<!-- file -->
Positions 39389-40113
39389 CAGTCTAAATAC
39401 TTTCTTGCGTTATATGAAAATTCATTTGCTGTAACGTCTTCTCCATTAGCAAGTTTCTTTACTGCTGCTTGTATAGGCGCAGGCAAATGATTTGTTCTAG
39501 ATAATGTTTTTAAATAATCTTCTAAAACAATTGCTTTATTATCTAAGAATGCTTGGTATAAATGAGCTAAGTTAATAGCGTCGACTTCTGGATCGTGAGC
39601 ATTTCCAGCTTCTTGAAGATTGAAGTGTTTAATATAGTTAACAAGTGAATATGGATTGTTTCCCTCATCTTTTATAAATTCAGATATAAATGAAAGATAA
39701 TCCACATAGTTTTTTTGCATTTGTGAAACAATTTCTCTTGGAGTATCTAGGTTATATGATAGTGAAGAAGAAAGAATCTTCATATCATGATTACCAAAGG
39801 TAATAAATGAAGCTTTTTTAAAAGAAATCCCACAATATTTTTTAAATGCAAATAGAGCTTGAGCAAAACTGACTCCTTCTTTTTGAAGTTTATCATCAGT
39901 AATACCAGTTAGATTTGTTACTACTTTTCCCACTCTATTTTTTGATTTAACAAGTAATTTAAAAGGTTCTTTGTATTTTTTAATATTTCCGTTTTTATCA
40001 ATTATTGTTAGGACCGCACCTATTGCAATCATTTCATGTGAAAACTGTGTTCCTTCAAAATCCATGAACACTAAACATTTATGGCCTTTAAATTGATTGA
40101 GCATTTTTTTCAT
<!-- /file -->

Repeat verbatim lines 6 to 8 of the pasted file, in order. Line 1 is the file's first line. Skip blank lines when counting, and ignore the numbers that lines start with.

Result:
39701 TCCACATAGTTTTTTTGCATTTGTGAAACAATTTCTCTTGGAGTATCTAGGTTATATGATAGTGAAGAAGAAAGAATCTTCATATCATGATTACCAAAGG
39801 TAATAAATGAAGCTTTTTTAAAAGAAATCCCACAATATTTTTTAAATGCAAATAGAGCTTGAGCAAAACTGACTCCTTCTTTTTGAAGTTTATCATCAGT
39901 AATACCAGTTAGATTTGTTACTACTTTTCCCACTCTATTTTTTGATTTAACAAGTAATTTAAAAGGTTCTTTGTATTTTTTAATATTTCCGTTTTTATCA